Nest isn’t going to let income level prevent folks from enjoying the cost-saving benefits of its new Nest Thermostat E smart device – it’s giving away one million of the devices to people living in low- and moderate-income homes.
The drive is part of a new initiative called The Power Project that hopes to reduce the amount lower-income families spend on their energy bills which, according to Nest’s research, can be as high as 20% of their monthly income.
To make things better for these folks, Nest is committed to working with government agencies, utility companies and non-profits, including Habitat for Humanity, Fannie Mae and Southern California Gas to get smart thermostats into 1 million homes.
“As part of our shared vision for creating thoughtful and sustainable homes, Nest is donating a Nest Thermostat E to every Habitat for Humanity home built in the U.S. in 2018,” the company said. “And for the two weeks around Earth Day, April 16th through April 30th, 10% of the proceeds from sales of Nest thermostats (up to $500,000) will be donated to organizations like Habitat for Humanity that are bringing energy efficient solutions to the people who need them most.”
Helping families grow their Nest egg
Now, I know a smart thermostat isn’t going to drastically change the lives of lower-income Americans. At the end of the day, poor insulation and inefficient heating systems will likely still plague families living in impoverished neighborhoods – and no amount of smart home tech is going to change that.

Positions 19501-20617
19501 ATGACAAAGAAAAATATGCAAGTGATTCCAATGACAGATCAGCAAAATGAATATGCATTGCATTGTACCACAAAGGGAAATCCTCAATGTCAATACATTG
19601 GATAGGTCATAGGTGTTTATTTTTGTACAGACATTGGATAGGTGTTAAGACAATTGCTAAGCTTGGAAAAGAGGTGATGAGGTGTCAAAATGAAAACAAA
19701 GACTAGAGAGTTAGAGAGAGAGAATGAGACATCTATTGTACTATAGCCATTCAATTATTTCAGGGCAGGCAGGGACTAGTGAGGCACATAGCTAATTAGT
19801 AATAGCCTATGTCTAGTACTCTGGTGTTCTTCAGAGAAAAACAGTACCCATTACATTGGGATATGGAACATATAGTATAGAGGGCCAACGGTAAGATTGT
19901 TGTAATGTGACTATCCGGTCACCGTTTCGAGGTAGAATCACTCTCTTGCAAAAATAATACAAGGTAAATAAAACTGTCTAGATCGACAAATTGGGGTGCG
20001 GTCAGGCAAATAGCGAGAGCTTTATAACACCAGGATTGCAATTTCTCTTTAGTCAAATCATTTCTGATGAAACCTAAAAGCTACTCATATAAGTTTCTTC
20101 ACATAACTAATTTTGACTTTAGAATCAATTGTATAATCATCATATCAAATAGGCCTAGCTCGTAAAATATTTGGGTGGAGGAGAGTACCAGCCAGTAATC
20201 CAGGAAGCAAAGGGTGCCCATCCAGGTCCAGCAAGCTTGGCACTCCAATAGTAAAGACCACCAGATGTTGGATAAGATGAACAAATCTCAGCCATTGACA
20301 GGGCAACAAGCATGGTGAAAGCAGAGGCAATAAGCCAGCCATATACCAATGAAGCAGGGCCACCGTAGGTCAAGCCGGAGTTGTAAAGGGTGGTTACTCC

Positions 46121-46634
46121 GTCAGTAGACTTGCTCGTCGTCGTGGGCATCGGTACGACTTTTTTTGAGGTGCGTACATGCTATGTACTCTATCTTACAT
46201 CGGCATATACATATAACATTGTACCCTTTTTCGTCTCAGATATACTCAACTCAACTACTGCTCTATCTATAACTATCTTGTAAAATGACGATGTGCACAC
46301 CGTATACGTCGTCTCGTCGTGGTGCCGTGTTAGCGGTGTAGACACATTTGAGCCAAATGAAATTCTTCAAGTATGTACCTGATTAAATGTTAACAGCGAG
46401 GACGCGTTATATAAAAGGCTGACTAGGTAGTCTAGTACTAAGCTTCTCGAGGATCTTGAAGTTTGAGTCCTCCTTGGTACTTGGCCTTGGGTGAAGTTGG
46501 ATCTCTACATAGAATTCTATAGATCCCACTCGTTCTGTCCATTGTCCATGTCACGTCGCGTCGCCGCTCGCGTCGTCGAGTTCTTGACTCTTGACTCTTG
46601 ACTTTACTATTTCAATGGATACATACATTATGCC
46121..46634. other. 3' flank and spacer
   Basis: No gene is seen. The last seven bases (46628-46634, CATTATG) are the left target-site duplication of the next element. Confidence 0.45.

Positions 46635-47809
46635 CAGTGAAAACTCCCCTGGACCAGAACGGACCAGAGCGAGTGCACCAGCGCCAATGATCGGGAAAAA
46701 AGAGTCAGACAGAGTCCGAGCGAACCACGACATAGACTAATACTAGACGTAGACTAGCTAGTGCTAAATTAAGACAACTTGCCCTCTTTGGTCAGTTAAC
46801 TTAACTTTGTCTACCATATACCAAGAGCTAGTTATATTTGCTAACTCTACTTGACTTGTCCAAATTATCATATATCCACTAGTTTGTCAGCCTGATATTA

And yet, what Nest is doing is taking corporate responsibility for the plight of some of America’s most vulnerable families, giving them some sort of tangible aid that will help many of them lower their monthly bills and put more cash in their pockets at the end of the month.
A Nest Thermostat E probably isn’t going to the factor that helps an American rocket from the lowest income percentile to the highest – but it can be a family’s first steps towards gaining financial freedom that can lead to re-investment and job growth in low-income areas.
A healthier planet and a better quality of life for those of us who live here? Sounds like a win-win situation.
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